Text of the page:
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I'm practicing C++ through Visual C++ Express and tutorials on Youtube. I made a calculator by following a cool video, but I didn't want the program to end right after you do one equation, so I searched for what to do and tried while(true).

The problem is, instead of a number, when the program prompted me to type in a number, I typed in "blah", hit enter, and the program started to just go crazy so I exited real quick.

Without the while(true), if I type in "blah", then the program instantly goes to the "press any button to exit..." phrase. So what I'm wondering is, how dangerous is while(true)? Also, I'm really sorry if this question is inappropriate-_-

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9  
No code, no answer. The problem is likely totally unrelated to while(true). – R. Martinho Fernandes Jun 20 '12 at 9:30
1  
Agreed. while(true) should really not change anything except that it repeats the code over and over again; maybe the wrong type of the data entered leads to problems with your way of reading data. – Jonas Wielicki Jun 20 '12 at 9:31
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You have to validate the input, i.e. for a calculator you have to make sure it is numbers. Besides that, infinite loops can be usefull sometimes. – Joachim Pileborg Jun 20 '12 at 9:32
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"I'm really sorry if this question is inappropriate" - Question is appropriate, the way you ask is not. Provide some code, describe your problem in details. – LihO Jun 20 '12 at 9:33
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@Kerrek Could you point out where it says that in the standard? I remember some discussion as to whether the compiler could eliminate it, but that would still just be unspecified, not undefined. (And of course, I don't think it's relevant here, since the OP almost certainly has code in his loop.) – James Kanze Jun 20 '12 at 9:40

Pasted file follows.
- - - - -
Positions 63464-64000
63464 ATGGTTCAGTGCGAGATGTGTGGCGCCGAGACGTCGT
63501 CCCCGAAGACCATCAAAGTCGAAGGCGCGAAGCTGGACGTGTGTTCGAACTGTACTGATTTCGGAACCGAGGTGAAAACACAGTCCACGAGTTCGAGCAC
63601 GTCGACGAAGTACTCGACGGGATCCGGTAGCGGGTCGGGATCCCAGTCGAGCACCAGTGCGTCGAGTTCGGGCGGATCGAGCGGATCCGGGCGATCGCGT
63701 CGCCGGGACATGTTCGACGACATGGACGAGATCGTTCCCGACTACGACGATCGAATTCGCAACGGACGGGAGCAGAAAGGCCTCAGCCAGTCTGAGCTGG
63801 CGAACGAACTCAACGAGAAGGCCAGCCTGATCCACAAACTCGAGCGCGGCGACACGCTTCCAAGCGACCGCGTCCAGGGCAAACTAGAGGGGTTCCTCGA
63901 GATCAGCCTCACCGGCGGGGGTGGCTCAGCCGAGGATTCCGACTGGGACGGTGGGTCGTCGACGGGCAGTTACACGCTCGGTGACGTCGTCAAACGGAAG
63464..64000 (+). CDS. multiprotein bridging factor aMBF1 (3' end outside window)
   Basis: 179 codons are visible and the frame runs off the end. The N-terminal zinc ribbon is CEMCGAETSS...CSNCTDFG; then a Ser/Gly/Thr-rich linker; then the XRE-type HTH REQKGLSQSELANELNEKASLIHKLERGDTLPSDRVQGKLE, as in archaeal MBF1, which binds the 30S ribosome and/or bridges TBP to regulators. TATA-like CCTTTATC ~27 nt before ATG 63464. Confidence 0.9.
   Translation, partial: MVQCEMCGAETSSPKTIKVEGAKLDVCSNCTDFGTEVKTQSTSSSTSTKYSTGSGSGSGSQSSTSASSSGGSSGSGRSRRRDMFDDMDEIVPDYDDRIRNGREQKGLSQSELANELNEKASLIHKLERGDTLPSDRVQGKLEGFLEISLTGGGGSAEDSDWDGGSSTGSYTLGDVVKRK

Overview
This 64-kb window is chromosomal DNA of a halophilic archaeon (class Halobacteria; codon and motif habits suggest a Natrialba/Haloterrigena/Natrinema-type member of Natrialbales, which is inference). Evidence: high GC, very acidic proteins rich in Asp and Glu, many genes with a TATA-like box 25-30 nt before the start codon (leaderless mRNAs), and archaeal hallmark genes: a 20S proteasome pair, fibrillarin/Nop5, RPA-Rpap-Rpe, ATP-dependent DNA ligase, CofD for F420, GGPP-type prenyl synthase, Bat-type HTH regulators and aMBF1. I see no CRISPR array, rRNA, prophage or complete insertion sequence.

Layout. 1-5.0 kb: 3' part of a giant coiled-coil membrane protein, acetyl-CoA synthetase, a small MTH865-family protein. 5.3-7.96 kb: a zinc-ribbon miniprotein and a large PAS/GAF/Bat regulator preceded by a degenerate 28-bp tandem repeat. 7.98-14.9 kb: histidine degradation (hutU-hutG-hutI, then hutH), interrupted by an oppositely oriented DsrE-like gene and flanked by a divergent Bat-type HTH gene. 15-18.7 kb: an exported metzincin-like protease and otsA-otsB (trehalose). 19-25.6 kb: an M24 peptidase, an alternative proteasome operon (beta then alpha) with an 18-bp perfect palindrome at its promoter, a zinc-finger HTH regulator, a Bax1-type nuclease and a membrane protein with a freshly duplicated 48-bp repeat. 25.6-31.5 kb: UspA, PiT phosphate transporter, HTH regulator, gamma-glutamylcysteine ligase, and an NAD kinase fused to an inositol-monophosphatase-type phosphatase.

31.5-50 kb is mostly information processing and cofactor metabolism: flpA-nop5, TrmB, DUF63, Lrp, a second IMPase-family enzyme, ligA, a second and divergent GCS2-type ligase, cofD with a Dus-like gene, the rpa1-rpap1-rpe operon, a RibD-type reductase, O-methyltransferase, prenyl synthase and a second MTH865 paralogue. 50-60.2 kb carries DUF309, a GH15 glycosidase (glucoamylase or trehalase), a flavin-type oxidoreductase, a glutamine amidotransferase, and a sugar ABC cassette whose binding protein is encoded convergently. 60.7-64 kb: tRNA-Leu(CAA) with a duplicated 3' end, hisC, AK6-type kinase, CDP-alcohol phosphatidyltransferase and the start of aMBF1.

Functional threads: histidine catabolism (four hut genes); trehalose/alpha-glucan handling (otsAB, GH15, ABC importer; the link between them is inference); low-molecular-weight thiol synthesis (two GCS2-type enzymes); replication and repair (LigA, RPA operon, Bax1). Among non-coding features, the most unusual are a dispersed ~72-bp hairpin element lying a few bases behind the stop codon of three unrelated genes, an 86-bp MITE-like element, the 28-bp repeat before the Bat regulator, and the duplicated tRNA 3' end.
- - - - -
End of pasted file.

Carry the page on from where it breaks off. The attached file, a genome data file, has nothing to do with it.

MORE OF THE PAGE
up vote 3 down vote accepted

while(true) can obviously create an "infinite" loop, which just means there's nothing internal to the process capable of causing the loop to terminate. It's still possible that the Operating System may decide (e.g. after a CPU usage quota is exhausted) or be asked (e.g. kill -HUP processid on UNIX/Linux) to terminate the process.

It's worth considering the difference between infinite loops containing:

  • blocking (I/O?) requests, such as waits for new network client connections or data or keyboard input, or even just for a specific interval to elapse, then a finite amount of periodic or I/O related processing, and
  • non-blocking branching and data-processing instructions that just spin around burning CPU and/or thrashing CPU/memory caches (e.g. x += array[random(array.size())];)

The former case may actually be deliberately used in some cases, such as a server process that doesn't need to do any orderly shutdown and can therefore let the OS shut it down without running any post-loop code, but the second case is usually a programming error: you tend to only have such a while(true) when there's some way for an exit condition or error occuring during processing controlled by the loop to interrupt the loop. For example, there may be an if (condition) break;, or something that will throw an exception when there's an error. This may not be obvious - if could for example be an exception from some function that's invoked - even from having set the Standard iostream's functions to throw on conversion failure or EOF - rather than a visible throw statement in the source code within the loop.

It's worth noting that many other things can create infinite loops too - for example while (a < b) could go forever if there's no conditions under which a could become >= b. So, it's a general aspect of programming that you have to consider how your loops exit, and not some problem with the safety of the language. For inputs, it's normal to do something like:

while (std::cin >> my_int)
{
    // can use my_int...
}

// failed to convert next input from stdin to an int and/or hit EOF
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The worst thing that will happen with while(true){} is that you will go into an infinite loop.

If you write something into those brackets other then an instruction that breaks the loop, that will be repeated over and over again.

This answers your question. If you want to know whats wrong with your calculator, create a new question with a specific problem.

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Unless what you have in the brackets is something like break, throw, return, exit or terminate. – Björn Pollex Jun 20 '12 at 9:35
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Any attempt to write an exhaustive list is going to be difficult. There is also std::quick_exit in C++11, and I am not sure what abort calls exactly under the hood. – Matthieu M. Jun 20 '12 at 9:58
    
And longjmp if you like mixing your C and C++. – Rook Jun 20 '12 at 10:12

If you write a console application, you intend it to be run from within a console.

Don't while, cin.get() or anything, just use your program as it's intended to be used.

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downvoting is fine. But please explain why. Here's my guess: This Doesn't Answer The Question. Maybe I didn't answer the question, but I flagged the underlying problem. – xtofl Jun 20 '12 at 10:29

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